Sound quality is exceptional across the board, with the CD-quality streams displaying great levels of detail and expression and hi-res recordings taking this up a level. If you're looking for the best high quality streaming experience, this is it.
Read the full review: Tidal
Unsurprisingly, Apple Music is aimed squarely at Apple users, so Android owners should look elsewhere. But, if you're fully immersed in Apple's ecosystem, Apple Music makes a lot of sense. It costs a competitive £10 per month, or you can pay an annual fee of £99. There's also a £5 per month student deal, while a family membership covering up to six people costs £15 per month. There's no high-quality tier like Tidal, nor is there a free version like Spotify.
Whether you're using the desktop or mobile app, the interface is easy to navigate with a simple yet effective layout. The service does a great job of curating playlists and serving up useful recommendations. Apple hasn't revealed the bitrate it uses to stream, but tracks still sound clean, snappy and entertaining, and the general level of quality is up there with its closest rival, Spotify.
Read the full review: Apple Music
Qobuz might not be the most well-known streaming service, but it is arguably the most advanced. Its Sublime+ tier gives users the ability to stream over 70,000 24-bit hi-res albums and download tracks at a discounted prices, but you need to spend £350 on an annual subscription. Below this tier sits a hi-res Studio tier, a CD-quality Hi-Fi tier and a Premium MP3 streaming tier.
There's a Qobuz web player, desktop and mobile apps, plus a number of networked streaming products are also compatible with the service. The Qobuz catalogue isn't quite as pop-heavy as its closest rivals but there's still a decent balance. The interface is nice to use across desktop and mobile although the curation could be better.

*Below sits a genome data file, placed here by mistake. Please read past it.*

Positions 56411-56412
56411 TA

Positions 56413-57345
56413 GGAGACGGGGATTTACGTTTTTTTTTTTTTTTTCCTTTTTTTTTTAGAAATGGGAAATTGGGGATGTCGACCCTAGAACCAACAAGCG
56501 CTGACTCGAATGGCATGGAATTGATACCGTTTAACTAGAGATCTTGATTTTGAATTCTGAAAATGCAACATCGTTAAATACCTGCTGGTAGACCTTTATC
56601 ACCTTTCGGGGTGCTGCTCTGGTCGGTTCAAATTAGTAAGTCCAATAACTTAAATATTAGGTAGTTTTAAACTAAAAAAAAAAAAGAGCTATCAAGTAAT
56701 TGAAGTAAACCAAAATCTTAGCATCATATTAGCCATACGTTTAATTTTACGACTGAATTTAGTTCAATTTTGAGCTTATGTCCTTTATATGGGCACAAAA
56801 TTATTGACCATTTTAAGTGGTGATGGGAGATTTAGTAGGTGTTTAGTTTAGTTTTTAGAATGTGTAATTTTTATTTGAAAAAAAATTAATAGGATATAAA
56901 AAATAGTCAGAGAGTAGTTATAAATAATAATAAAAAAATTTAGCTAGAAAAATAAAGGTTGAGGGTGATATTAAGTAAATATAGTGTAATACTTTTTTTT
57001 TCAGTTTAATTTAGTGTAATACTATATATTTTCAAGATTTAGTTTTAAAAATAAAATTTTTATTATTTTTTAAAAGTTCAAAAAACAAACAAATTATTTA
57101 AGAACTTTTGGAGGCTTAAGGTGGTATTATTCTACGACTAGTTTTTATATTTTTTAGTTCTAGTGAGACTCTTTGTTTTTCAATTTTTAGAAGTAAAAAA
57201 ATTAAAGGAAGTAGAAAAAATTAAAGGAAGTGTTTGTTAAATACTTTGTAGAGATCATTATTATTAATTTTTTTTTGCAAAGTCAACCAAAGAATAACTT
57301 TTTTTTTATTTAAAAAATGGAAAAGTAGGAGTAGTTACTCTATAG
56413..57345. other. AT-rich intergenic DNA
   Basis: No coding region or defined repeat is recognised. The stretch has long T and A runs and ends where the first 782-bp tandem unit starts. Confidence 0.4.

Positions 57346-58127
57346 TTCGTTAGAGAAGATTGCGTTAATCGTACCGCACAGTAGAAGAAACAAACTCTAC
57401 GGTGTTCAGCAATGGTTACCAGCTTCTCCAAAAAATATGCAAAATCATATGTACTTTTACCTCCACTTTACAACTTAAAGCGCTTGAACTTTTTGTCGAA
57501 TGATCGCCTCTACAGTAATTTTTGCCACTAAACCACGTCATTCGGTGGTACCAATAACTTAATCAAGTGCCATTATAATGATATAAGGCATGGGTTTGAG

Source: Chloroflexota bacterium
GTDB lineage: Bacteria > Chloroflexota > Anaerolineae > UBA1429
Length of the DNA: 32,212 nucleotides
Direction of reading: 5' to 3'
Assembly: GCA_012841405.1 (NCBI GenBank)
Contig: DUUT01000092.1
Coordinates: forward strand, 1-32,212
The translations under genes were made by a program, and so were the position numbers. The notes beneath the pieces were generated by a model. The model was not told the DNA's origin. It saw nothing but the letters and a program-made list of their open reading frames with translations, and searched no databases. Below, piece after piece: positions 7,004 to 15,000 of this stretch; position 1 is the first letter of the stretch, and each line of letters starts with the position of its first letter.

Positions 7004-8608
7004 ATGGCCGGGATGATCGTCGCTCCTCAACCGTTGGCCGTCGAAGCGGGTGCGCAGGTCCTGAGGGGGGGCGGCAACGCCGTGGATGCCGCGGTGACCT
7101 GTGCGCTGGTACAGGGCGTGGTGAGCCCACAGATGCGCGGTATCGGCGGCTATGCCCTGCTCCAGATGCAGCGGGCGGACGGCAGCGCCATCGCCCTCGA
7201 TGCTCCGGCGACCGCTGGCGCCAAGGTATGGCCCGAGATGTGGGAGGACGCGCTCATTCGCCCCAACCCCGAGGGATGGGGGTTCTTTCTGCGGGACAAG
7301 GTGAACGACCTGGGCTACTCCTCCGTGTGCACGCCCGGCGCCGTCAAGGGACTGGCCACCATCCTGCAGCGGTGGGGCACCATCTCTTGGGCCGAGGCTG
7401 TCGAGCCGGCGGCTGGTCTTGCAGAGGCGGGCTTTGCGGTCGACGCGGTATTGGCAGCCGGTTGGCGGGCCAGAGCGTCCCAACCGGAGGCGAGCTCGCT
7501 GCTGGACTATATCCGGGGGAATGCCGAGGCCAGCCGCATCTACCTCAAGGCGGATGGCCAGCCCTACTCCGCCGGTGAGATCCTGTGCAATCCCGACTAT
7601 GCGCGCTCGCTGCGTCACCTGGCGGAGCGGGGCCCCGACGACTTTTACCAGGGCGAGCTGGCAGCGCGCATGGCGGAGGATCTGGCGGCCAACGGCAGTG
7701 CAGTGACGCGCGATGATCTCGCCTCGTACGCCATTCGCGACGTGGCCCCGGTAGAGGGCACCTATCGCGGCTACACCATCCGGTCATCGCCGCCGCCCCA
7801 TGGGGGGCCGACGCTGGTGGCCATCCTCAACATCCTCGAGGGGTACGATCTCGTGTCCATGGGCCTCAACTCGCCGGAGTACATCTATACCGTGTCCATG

Sound quality is excellent across the Premium and Hi-Fi tiers, but Studio and Sublime+ can't quite match Tidal Masters for timing and dynamics.
Read the full review: Qobuz
Spotify might be our number one pick when it comes to music streaming services, but Amazon's equivalent, Amazon Music Unlimited makes a lot of sense too. At £9.99 per month, pricing is competitive (if you subscribe to Amazon Prime, this drops to just £8), however there is no free tier.
Music Unlimited is compatible with smartphones and tablets via its Android and iOS apps and PCs and Macs via its web player or desktop app. Fire tablets and TVs are also compatible while some in-car systems and audio products (including Amazon Echo and Sonos speakers) also support the service.
The interface is slick and user-friendly, allowing you to browse Amazon's catalogue with minimal fuss. It's easy enough to discover new music although Spotify does have the edge when it comes to recommendations and curated content.
Sonically, the two are close, but Amazon's service is dynamically subtler. Spotify and Apple Music might be better all-rounders, but Amazon Music Unlimited is still worth investigating.
Read the full review: Amazon Music Unlimited